If Jesus squared off with Satan for forty days, then likely there was a whole slew of temptations thrown at him.

So, why did the Gospel writers choose to tell these three specific temptations?

First, because these particular temptations were each a challenge to his identity … what kind of Messiah would he be.

In Luke’s version, Jesus is led by Satan into the wilderness after his baptism where God announced from the heavens, You are my Son with whom I love; with you I am well pleased.

Right after that, Luke gives Jesus’ detailed genealogy tracing his family tree through many of the key players of the Hebrew faith.

Through the baptism and genealogy, God had established who Jesus is but before he can call a single disciple, preach a single sermon or heal a single person, he has to stand up to Satan who will challenge him to be something less.

If Jesus fails any of these tests, there will be no Christian faith.

Instead, Jesus would become just another worldly king who enforces his ways with external power, rather than growing it in each soul.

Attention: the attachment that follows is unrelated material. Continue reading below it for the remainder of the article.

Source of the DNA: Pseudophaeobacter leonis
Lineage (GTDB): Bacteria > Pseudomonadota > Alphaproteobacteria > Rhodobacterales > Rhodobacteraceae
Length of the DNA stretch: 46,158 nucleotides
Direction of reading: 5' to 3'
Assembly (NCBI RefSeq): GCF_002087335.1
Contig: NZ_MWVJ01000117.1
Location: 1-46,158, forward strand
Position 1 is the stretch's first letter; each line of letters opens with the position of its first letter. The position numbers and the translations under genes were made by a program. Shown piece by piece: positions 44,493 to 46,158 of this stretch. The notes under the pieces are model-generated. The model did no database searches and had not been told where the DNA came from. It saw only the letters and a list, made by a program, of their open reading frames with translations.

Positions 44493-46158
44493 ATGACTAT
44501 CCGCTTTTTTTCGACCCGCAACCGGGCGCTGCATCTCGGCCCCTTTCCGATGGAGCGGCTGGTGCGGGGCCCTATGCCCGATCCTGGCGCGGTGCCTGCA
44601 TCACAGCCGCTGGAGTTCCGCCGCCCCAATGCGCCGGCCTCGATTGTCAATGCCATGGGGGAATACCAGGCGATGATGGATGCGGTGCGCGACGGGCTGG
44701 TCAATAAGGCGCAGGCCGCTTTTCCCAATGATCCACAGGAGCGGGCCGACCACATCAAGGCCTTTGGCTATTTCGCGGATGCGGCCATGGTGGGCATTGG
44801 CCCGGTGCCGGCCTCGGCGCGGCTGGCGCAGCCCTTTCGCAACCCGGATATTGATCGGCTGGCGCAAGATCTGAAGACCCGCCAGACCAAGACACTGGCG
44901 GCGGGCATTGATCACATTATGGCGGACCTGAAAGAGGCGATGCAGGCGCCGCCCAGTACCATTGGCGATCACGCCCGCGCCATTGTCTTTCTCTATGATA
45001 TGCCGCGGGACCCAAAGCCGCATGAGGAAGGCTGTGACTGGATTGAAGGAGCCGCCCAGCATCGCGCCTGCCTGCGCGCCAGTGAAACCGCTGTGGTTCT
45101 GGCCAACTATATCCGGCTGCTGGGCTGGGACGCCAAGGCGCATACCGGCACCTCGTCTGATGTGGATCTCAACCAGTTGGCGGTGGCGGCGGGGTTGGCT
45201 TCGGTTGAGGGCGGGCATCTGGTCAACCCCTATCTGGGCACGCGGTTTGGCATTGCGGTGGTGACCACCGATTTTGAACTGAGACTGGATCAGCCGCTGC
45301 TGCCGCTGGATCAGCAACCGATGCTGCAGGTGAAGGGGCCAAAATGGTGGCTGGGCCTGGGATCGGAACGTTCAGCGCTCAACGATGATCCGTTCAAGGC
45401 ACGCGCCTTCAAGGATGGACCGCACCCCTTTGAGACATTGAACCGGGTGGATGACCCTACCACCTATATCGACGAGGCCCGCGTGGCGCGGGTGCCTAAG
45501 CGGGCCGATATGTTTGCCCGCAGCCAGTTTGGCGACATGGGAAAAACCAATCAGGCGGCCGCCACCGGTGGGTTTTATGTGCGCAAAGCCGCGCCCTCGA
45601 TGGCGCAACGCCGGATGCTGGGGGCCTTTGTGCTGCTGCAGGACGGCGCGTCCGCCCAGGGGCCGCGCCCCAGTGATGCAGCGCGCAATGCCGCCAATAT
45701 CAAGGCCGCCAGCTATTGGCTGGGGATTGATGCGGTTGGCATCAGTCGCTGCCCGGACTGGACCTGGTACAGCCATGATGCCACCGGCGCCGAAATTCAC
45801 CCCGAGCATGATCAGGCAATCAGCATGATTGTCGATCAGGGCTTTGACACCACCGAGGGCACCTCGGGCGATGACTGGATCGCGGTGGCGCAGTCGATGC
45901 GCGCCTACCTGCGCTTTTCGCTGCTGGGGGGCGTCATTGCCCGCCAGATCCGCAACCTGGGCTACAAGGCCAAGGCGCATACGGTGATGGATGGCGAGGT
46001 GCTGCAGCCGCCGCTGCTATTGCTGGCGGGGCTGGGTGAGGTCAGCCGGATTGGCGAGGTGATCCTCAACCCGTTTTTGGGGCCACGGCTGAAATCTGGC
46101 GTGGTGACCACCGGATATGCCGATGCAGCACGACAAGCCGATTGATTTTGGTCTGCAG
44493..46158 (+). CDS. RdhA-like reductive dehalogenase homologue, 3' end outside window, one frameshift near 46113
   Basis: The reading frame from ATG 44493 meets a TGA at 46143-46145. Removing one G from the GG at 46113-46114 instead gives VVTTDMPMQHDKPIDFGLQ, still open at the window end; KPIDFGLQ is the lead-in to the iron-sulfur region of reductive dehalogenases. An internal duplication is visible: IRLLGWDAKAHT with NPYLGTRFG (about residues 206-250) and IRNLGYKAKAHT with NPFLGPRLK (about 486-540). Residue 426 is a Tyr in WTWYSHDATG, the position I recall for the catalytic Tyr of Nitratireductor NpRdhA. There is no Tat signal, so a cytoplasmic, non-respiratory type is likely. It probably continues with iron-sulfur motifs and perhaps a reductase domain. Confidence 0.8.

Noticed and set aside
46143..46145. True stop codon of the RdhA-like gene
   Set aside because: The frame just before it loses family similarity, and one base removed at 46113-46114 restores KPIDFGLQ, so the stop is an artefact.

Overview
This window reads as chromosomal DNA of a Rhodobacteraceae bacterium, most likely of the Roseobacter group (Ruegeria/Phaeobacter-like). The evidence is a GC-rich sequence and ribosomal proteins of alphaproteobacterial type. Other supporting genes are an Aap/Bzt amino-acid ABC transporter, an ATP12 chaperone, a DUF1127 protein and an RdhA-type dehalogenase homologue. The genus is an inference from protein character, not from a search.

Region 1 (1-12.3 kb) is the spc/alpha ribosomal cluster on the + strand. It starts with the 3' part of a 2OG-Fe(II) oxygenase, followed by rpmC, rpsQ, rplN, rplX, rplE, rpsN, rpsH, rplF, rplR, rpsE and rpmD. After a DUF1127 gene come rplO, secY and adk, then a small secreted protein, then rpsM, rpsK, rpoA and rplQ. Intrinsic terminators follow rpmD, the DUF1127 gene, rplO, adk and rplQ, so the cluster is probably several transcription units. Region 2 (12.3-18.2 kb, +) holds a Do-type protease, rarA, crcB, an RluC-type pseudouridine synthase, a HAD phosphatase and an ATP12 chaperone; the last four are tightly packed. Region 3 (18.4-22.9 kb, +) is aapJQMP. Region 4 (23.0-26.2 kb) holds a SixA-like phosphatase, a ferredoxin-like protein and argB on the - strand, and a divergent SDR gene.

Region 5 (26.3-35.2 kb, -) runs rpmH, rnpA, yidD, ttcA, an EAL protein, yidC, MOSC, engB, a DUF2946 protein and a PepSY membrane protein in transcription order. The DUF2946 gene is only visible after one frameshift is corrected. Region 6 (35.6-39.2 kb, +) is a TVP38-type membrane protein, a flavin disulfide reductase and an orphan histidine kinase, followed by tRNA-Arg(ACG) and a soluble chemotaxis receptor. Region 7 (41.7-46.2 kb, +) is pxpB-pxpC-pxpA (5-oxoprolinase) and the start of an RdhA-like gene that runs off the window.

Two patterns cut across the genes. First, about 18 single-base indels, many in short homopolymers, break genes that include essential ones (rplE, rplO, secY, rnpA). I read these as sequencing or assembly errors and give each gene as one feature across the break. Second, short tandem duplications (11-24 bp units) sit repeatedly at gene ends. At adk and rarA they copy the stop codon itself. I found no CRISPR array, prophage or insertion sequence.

This will be a cosmic struggle with invisible powers that continues throughout his ministry … and in our lives as well.

Out in the wilderness, Jesus was vulnerable – alone, hungry and tired – which is often when forces of darkness and temptation come at us.

“Hey, Jesus, you can have it all! Forget the rejection, humiliation, the cross.

“You can feed yourself – feed this entire generation if you want – using just a smidgen of supernatural power.

“You can rule the kingdoms of the world – while you’re here – in exchange for a little act of worship to me.

Satan targets us when we feel vulnerable, but he seeks to take from us what we are most capable of doing.

New Testament scholar Fred Craddock writes, “If anyone is having trouble believing that Jesus was really tempted, then he or she needs to keep in mind that temptation is an indication of strength, not weakness.  We are not tempted to do what we cannot do but what is within our power.  The greater the strength, the greater the temptation.”

C.S. Lewis once said that only a person who never yielded to temptation knows the full strength of temptation.